What We're Watching
Game of Thrones.
So, hey, new series of Game of Thrones. Once again, I'm doing it as an ongoing, and so far (with all of about two episodes out) I'm really having fun with it. After a great many series where the plot was stuck in a holding pattern, it's now zooming ahead at lightning speed, even if 'lightning speed' does sometimes mean 'many scenes of people sitting and talking around tables.'
For the first time in a while, too, I genuinely don't know what's going to happen, and that's actually quite exciting -- knowing that there are big things coming, including big changes to the status quo, but not knowing what those big things will be, or even who will be alive at the end of series seven (let alone who will be alive at the end of series eight).
About the only thing I do know is that the series will probably try to wrap up the war for the Iron Throne by the end of this series, leaving the next and final series open to be entirely about defeating the White Walkers.
My Hero Academia.
So, I decided to watch this weeks ago, and then just didn't. But I got around to it the day before yesterday, and marathoned the first thirteen episodes over a span of about three days. Given how short my attention span is, that says a lot of good things about its quality.
(I was told that the first three episodes weren't very good, and while the pace definitely picks up from episode four onwards, I did actually really enjoy those first three episodes, although I think episode three is by far the weakest episode of the series that I've seen so far.)
It reminds me somewhat of Tiger and Bunny and somewhat of One-Punch Man in its aesthetics and sensibilities, and especially in its take on superheroes; and it reminds me a little of Bleach and a little of Fullmetal Alchemist in its structure; and it even reminds me a touch of Kekkai Sensen -- but for all that it's clearly taken inspiration from a huge range of sources, it's also very distinctively its own thing.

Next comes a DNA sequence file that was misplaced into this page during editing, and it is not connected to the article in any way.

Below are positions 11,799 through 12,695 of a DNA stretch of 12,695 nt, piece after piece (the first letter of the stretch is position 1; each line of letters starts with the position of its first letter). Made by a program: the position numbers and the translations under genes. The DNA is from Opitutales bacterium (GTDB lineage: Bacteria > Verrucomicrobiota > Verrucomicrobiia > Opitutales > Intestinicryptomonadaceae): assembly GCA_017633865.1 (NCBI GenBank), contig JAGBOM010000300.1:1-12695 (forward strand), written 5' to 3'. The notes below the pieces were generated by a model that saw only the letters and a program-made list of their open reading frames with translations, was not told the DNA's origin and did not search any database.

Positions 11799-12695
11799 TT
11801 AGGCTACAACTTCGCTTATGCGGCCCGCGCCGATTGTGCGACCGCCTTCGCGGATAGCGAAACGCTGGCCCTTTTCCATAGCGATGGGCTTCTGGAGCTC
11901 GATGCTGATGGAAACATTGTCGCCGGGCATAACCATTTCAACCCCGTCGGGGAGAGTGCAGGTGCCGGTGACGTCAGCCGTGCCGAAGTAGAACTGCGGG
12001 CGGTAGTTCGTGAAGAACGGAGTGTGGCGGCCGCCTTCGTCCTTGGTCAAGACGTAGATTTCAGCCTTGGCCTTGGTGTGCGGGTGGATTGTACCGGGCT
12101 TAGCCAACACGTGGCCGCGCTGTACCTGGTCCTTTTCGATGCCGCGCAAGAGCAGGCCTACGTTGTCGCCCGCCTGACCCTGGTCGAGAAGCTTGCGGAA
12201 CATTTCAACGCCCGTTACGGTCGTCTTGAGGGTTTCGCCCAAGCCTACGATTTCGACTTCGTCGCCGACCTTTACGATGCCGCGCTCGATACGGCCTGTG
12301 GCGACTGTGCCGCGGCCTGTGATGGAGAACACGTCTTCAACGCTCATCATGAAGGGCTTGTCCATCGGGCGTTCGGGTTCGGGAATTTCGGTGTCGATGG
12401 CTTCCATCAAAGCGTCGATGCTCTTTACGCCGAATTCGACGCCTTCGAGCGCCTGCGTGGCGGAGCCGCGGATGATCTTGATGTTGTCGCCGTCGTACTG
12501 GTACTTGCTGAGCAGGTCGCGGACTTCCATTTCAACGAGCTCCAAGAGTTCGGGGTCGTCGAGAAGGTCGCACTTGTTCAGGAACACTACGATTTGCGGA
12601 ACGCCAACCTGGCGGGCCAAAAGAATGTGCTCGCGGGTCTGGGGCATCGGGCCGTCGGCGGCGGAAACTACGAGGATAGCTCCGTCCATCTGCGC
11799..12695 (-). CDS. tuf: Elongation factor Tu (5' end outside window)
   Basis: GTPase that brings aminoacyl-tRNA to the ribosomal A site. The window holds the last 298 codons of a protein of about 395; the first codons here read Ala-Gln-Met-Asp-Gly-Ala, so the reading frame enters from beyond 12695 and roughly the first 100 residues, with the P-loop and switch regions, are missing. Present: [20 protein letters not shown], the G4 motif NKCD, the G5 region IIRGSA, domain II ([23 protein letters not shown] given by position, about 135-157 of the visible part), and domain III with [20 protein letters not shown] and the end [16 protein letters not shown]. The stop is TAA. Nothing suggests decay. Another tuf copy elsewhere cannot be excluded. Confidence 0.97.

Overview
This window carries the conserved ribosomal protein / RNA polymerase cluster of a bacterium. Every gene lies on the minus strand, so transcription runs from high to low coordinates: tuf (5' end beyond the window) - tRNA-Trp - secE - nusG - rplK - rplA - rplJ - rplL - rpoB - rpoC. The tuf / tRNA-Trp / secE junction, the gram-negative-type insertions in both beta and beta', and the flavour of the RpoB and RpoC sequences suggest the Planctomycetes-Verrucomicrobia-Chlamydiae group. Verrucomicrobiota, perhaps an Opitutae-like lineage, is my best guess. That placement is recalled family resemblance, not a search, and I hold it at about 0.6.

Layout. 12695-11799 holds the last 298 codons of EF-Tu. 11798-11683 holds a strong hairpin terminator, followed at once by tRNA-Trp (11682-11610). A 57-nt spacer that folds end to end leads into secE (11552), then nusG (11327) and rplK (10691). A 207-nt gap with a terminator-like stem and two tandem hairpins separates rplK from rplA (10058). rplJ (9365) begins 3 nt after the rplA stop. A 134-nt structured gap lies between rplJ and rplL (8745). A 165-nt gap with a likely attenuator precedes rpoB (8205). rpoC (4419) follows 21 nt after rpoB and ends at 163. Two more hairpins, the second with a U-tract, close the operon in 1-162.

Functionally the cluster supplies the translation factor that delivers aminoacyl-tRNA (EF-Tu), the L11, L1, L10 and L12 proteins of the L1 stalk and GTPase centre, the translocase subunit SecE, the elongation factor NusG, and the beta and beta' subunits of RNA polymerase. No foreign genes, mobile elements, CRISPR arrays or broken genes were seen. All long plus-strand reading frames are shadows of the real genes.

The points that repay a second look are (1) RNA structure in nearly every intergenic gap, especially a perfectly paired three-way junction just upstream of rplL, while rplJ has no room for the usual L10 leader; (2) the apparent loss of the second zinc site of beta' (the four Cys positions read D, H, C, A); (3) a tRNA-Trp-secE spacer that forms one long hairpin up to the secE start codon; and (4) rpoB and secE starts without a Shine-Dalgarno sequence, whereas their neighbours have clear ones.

Expect a review of it next week some time.
So, here's the thing I've realised about The Mist: It has no idea what it wants to be.
This is most manifest in its approach to the titular Mist and why it's dangerous: In the span of six episodes, we've seen creepy insects killing people, a smoke monster, people hallucinating, the mist causing spontaneous bleeding, the mist causing people to turn into insects, some monster that ripped off a woman's jaw, and the mist making physical manifestations of people from its victims' pasts.
The show just can't decide what it is that it wants this creepy mist to do, so it's just throwing everything it can at it.
Similarly, the show can't seem to decide anything else, and it keeps setting up plotlines that end up oddly and unintentionally ambiguous. For example, early episodes draw parallels between Eve and her daughter, implying that the salacious rumours about Eve are the narrow-minded townspeople trying to punish her for being a rape victim -- until later episodes go 'Heeeey, actually, no, she's unfaithful and terrible and all those rumours were true.' The show's local eyeliner wearing demisexual dude flip-flops between arch-manipulator and fragile morality pet, while Alex's relationship with Eve can either be extremely good or terrible depending on what episode you happen to catch them in.
It's just so all over the place. I saw someone describe The Mist as boring once, and it's definitely not boring, because waiting to see how everyone's entire personalities and driving motivations will abruptly change is a rollercoaster all on its own.